Refine the products first. It'll be easy enough to make some content changes for subsequent markets. Approach those new markets once you think you've gone as far as you can with one market, or you are bored!

Until next time,
Paulette - encourage focus at every turn

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Monday, October 29, 2007

Booklet Topics from Experiences

Many people write booklets based on the experiences related to their business expertise. After the past week's fires in southern California, it wouldn't surprise me that people have experiences they never anticipated, experiences that would make excellent booklets, regardless of what already exists out in the world:

A few ideas, in no particular order:

* Pet/Animal Rescue Preparedness - house pets to horses, what to do when a fire is looming
* Preparing a Fire-Defensible home - preparing the area around and inside your home
* Grab It and Go - what to take with you when evacuating your home and where to have it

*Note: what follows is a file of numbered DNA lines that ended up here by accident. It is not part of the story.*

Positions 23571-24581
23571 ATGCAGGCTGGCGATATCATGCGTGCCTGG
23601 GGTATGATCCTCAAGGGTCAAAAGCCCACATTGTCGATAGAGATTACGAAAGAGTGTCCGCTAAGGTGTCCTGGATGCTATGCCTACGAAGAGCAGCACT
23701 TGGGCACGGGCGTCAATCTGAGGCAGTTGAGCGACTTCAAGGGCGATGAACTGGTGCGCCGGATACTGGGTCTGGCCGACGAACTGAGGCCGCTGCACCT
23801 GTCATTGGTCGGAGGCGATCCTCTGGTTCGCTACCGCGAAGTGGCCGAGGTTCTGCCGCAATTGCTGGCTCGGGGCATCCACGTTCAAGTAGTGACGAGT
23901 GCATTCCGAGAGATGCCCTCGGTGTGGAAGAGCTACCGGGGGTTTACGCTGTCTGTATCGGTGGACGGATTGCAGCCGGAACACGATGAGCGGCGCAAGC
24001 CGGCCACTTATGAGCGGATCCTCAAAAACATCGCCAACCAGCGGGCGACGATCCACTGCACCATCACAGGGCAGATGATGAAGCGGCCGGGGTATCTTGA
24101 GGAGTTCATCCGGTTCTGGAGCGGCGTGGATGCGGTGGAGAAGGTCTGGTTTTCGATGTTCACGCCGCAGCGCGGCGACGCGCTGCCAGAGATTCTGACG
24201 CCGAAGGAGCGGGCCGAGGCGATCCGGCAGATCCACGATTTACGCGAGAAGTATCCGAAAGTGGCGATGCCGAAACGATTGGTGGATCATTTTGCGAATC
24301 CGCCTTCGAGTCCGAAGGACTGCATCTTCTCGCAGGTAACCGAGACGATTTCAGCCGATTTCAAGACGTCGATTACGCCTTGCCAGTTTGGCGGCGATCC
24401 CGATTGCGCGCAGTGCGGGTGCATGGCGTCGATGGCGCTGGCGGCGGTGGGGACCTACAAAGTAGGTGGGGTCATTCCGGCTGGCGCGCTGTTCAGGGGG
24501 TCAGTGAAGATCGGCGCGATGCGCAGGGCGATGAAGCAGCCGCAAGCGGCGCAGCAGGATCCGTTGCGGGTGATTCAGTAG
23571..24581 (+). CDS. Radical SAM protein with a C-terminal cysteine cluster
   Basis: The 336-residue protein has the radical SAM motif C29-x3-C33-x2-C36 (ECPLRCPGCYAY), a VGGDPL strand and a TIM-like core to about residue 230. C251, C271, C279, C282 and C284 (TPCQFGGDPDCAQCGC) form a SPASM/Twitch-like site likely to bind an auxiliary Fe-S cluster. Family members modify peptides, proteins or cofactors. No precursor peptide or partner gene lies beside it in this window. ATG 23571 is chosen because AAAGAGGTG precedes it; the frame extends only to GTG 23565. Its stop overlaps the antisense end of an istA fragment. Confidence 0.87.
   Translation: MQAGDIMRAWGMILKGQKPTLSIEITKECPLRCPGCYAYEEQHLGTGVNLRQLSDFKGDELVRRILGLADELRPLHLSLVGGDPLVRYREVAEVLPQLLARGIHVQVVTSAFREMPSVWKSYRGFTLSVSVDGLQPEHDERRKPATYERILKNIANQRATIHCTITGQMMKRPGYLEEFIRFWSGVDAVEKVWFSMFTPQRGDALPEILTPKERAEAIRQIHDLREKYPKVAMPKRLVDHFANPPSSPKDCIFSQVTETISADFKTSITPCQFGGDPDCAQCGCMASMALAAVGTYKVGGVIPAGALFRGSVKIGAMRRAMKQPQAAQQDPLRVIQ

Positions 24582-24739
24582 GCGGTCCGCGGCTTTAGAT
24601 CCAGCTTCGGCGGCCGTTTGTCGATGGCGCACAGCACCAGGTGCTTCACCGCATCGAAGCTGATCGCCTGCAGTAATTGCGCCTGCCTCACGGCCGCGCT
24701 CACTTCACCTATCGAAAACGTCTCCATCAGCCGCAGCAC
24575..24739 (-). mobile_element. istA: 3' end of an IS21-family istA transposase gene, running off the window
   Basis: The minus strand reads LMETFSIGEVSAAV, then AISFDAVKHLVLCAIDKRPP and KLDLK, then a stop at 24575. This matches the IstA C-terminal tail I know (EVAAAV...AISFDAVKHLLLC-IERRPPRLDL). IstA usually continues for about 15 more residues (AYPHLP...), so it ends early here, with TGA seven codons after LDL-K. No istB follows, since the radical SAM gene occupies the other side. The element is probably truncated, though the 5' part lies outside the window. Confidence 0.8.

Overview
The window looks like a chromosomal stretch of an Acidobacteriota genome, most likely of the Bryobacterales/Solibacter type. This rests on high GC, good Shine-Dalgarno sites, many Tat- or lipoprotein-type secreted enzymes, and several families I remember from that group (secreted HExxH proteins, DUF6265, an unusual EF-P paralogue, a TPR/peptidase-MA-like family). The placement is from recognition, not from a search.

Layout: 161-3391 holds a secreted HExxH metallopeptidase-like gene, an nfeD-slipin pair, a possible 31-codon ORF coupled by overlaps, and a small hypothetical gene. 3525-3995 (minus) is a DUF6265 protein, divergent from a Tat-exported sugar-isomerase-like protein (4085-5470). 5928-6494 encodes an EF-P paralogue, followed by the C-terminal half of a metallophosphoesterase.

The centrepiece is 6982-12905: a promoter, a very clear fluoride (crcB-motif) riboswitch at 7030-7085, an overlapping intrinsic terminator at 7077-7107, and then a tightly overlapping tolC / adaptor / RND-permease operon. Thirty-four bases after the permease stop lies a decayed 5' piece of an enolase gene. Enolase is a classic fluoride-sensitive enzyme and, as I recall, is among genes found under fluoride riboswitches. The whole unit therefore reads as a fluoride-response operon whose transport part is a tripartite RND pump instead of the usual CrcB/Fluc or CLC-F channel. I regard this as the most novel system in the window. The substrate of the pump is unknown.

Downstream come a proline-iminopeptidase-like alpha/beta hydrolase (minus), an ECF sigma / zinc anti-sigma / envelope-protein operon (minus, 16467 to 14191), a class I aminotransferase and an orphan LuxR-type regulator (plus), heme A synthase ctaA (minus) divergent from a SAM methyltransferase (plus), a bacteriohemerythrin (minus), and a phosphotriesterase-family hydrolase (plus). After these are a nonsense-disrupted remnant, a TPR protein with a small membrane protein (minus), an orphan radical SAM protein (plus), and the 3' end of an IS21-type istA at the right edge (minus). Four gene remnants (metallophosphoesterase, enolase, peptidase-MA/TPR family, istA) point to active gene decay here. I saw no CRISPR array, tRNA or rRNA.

* Communicate - establishing am emergency communication chain among family and friends

Things are getting back to some kind of normal now, with everyone that much the wiser a week later.

Until next time,
Paulette - happy to be home and cleaning away the ash


Friday, October 26, 2007

Overthinking Your Booklet

Writing booklets is easy, right up to the point where they get over-thought. The most difficulty comes in deciding what to put into the booklet. And I've seen it go both ways, believing that you don't have enough to fill 3,000-5,000 words, or having so much that you have trouble deciding what to choose.

For you who believes you don't have enough, notice the questions people frequently ask about your topic or things you are usually inclined to tell about your area of expertise. Aim for a basic level, as if the reader is being exposed to your knowledge for the very first time. It wouldn't be surprising if you suddenly find yourself in the second category -- having so much that you have trouble deciding what to choose.